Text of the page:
Preview Mode Links will not work in preview mode

Like many who grew up in the '60s and '70s (and perhaps even '80s and later), Tim and Paul had the course of their lives changed by the 1966 Batman TV show, from the types of play they did growing up to their present-day interests.

In this series, they discuss the show's allure and its failures, the arc of the show from satire to sitcom, its influences (the '40s serials and the comic books themselves) and the things it, in turn, influenced.

SUPPORT "To the Batpoles!" and via Patreon!

Apr 29, 2021


Two-Face never quite made it to Batman ’66 (unless you count William Shatner’s animated turn in 2017, as pictured). But two known attempts were made in the ‘60s: the Harlan Ellison treatment (which later became the comic book Batman ’66: The Lost Episode), and Peter Rabe’s full two-part script, The Two-Faced Counterfeit and The Counterfeit Counterfoiled, which was adapted by Lorenzo Semple, Jr., into a Joker story (as we’ll see next time!). In this episode, we take a look at Rabe’s script. What are its strong and weak points? Why wasn’t it used? Was Two-Face simply too hard to do in live action in the ‘60s?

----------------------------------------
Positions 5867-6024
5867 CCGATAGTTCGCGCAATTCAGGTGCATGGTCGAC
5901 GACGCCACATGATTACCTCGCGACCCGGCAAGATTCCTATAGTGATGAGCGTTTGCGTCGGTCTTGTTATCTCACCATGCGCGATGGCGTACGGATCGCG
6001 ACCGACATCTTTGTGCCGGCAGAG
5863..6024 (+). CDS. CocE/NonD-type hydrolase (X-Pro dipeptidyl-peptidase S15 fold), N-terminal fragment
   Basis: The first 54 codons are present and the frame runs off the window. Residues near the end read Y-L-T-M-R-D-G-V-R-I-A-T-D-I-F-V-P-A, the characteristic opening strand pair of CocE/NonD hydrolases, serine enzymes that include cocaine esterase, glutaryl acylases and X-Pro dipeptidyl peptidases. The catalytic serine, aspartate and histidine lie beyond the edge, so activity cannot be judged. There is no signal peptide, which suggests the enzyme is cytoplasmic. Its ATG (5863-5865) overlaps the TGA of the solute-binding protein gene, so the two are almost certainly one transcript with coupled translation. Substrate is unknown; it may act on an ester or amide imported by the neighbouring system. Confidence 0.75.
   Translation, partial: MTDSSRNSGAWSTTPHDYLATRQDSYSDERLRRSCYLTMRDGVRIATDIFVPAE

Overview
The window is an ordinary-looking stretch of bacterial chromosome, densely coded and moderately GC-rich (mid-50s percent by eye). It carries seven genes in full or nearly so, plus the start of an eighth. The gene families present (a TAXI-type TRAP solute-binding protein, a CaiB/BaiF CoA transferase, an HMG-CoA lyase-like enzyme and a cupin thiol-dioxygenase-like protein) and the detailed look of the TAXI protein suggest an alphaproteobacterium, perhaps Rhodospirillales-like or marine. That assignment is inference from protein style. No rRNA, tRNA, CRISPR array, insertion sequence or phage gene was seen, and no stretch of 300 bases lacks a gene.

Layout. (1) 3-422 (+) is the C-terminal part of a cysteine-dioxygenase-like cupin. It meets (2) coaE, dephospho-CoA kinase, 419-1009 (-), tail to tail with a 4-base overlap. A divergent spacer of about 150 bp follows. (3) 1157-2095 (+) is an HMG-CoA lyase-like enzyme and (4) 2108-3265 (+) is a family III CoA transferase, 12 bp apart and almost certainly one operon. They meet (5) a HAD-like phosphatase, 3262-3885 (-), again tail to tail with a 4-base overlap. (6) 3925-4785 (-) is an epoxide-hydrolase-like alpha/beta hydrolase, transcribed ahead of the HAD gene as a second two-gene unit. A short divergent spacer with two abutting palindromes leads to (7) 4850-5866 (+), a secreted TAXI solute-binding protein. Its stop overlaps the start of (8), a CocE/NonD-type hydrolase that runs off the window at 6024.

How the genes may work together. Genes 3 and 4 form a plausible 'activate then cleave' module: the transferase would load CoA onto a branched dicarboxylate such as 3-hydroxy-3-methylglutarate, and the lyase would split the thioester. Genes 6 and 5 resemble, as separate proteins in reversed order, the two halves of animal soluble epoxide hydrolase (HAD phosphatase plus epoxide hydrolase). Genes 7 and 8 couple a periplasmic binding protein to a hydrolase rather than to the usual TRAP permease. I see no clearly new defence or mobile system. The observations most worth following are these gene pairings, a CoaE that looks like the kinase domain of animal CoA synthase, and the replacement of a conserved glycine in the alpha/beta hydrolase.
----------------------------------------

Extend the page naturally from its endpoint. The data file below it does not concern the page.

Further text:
Also, we discuss highlights of our listener survey, read some of your mail (including about the script Batman Meets his Match), and present a version of the Batman theme from a nameless fourth-grade orchestra!



Martin Noreau's Batman Viewmaster...

... and Jeff Culligan's Cabala minifigure.